Actually, we were hiring two positions, one was to be my paralegal and the other was to be a receptionist/ my law partner's legal assistant.

Out of 35-45 applicants only 1 person indicated military experience, and he was applying for the receptionist/ legal assistant position. I pulled his résumé out to be on the short list for my law partner to consider, and even wrote notes about the pro's in considering him; however, he was not hired.

Here are some of my thoughts as a small business owner when reviewing his résumé for others who might be looking for similar jobs.

Off the top of my head, I remember he had 8-10 years in the service, which translates (to me) that he shows commitment, follow directions, be on time, and honestly, he wasn't a wash out.

If he had only 2-4 years in, and didn't follow up with a college afterwards, I would wonder if he was a problem in the military. If his time was 14 years plus without retirement, I would wonder why he did not do 20. Yet, if the applicant had listed a reason for leaving, it would resolve my questions.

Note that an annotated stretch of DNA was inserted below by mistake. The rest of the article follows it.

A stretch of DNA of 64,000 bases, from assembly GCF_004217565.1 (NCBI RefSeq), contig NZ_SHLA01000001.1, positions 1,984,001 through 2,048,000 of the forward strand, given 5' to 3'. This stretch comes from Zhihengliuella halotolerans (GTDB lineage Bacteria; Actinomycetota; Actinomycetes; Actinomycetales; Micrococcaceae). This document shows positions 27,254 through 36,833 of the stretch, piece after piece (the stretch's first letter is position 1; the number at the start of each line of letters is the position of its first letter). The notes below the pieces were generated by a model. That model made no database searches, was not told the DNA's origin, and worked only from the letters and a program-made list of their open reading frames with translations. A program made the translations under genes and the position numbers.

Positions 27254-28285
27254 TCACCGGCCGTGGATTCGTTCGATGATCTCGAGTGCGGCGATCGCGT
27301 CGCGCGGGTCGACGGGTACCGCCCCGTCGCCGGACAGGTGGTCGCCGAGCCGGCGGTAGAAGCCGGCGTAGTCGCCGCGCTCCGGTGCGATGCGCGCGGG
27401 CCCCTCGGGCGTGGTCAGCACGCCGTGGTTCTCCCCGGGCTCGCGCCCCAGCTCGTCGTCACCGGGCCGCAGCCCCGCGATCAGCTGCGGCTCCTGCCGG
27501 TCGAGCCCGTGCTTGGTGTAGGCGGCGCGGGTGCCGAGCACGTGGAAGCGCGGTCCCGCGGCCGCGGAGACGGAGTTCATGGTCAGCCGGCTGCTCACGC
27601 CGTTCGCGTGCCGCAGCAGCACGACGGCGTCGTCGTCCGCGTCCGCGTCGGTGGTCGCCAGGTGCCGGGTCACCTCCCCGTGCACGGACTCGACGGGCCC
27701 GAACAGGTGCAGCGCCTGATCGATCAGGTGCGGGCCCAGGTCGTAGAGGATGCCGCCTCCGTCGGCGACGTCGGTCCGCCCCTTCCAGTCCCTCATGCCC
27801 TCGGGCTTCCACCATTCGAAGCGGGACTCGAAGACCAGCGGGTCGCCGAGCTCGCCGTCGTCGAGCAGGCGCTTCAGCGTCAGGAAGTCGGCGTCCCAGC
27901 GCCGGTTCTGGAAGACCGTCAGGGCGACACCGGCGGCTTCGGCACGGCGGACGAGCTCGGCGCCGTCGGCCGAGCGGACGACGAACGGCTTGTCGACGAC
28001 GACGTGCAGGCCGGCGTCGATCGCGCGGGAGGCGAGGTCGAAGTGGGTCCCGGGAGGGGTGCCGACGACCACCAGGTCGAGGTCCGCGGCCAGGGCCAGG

The applicant did show that his time in the military was in an office setting, but his post military time was in industry for about 7 years. When trying to play up his skills, he really emphasized his leadership skills over any office skills.

The problem with that was the actual job he was applying for, aka receptionist/ legal assistant. I am a small firm in a small county with a lowly job position. While my business is growing faster than I imagined, I still have a fear that I will plateau, especially in this market (increase business taxes, looming Obamacare, etc.). I actually wondered if I could grow the business to the level of where he wanted to be.

I would have suggested he emphasis the office skills and the ability to do the job being offered then state the ability to grow and adapt into different roles if and when needed.